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Outsmarting Poisonous Plants

First comes the itching, then a red rash, and then blisters. These symptoms of poison ivy, poison oak and poison sumac can emerge any time from a few hours to several days after exposure to the plant oil found in the sap of these poisonous plants. The culprit: the urushiol oil. Following are some tips to avoid it and to treat it.

Recognizing Poison Ivy, Poison Oak, and Poison Sumac

Learn what poison ivy, oak and sumac plants look like so you can avoid them (watch an FDA video).

  • Poison Ivy: Found throughout the United States except Alaska, Hawaii and parts of the West Coast. It can grow as a vine or small shrub trailing along the ground or climbing on low plants, trees and poles. Each leaf has three glossy leaflets, with smooth or toothed edges. Leaves are reddish in spring, green in summer, and yellow, orange, or red in fall. The plant may have greenish-white flowers and whitish-yellow berries.

  • Poison Oak: Grows as a low shrub in the Eastern and Southern United States, and in tall clumps or long vines on the Pacific Coast. It has fuzzy green leaves in clusters of three that are lobed or deeply toothed with rounded tips. The plant may have yellow-white berries.

  • Poison Sumac: Grows as a tall shrub or small tree in bogs or swamps in the Northeast, Midwest and parts of the Southeast. Each leaf has clusters of seven to 13 smooth-edged leaflets. Leaves are orange in spring, green in summer, and yellow, orange, or red in fall. The plant may have yellow-greenish flowers and whitish-green fruits hang in loose clusters.

Tips for Prevention

  • Wash your garden tools and gloves regularly. If you think you may be working around poison ivy, wear long sleeves, long pants tucked into boots, and impermeable gloves.

  • Wash your pet if it may have brushed up against poison ivy, oak, or sumac. Use pet shampoo and water while wearing rubber gloves, such as dishwashing gloves. Most pets are not sensitive to poison ivy, but the oil can stick to their fur and cause a reaction in someone who pets them.

  • Wash your skin in soap and cool water as soon as possible if you come in contact with a poisonous plant. The sooner you cleanse the skin, the greater the chance that you can remove the plant oil or help prevent further spread.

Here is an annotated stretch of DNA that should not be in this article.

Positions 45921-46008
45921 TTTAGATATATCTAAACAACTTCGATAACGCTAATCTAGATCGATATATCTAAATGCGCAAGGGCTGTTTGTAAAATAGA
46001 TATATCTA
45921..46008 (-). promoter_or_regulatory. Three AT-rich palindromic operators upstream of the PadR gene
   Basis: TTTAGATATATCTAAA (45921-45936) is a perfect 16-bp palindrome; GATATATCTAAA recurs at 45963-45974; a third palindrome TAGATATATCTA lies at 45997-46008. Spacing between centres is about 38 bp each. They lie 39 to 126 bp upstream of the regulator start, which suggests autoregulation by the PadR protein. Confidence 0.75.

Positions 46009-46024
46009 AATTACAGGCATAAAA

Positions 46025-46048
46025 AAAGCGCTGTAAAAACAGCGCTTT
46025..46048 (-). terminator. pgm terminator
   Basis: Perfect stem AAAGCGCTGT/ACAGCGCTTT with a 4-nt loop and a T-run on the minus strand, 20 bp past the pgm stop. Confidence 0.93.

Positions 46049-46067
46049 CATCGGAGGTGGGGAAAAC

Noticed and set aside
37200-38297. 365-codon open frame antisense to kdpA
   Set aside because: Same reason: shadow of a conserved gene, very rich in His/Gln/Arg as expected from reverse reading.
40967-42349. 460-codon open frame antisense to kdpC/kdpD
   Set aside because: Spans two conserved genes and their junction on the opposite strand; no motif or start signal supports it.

Tips for Treatment

Don’t scratch the blisters. Bacteria from under your fingernails can get into them and cause an infection. The rash, blisters and itch normally disappear in several weeks without any treatment.

You can relieve the itch by:

  • Using wet compresses or soaking in cool water.

  • Applying over-the-counter (OTC) topical corticosteroid preparations or taking prescription oral corticosteroids.

  • Applying topical OTC skin protectants, such as zinc acetate, zinc carbonate, zinc oxide, and calamine dry the oozing and weeping of poison ivy, poison oak, and poison sumac. Protectants such as baking soda or colloidal oatmeal relieve minor irritation and itching. Aluminum acetate is an astringent that relieves rash.

See a doctor if:

  • You have a temperature over 100 degrees Fahrenheit.

  • There is pus, soft yellow scabs, or tenderness on the rash.

  • The itching gets worse or keeps you awake at night.

  • The rash spreads to your eyes, mouth or genital area, or covers more than one-fourth of your skin area.

  • The rash is not improving within a few weeks.

  • The rash is widespread and severe.

  • You have difficulty breathing.

When you cannot get into your regular doctor, you can receive care for skin rashes at Lake Regional Express Care, which has locations in Eldon, Osage Beach and Laurie. Skip the wait and reserve an appointment online!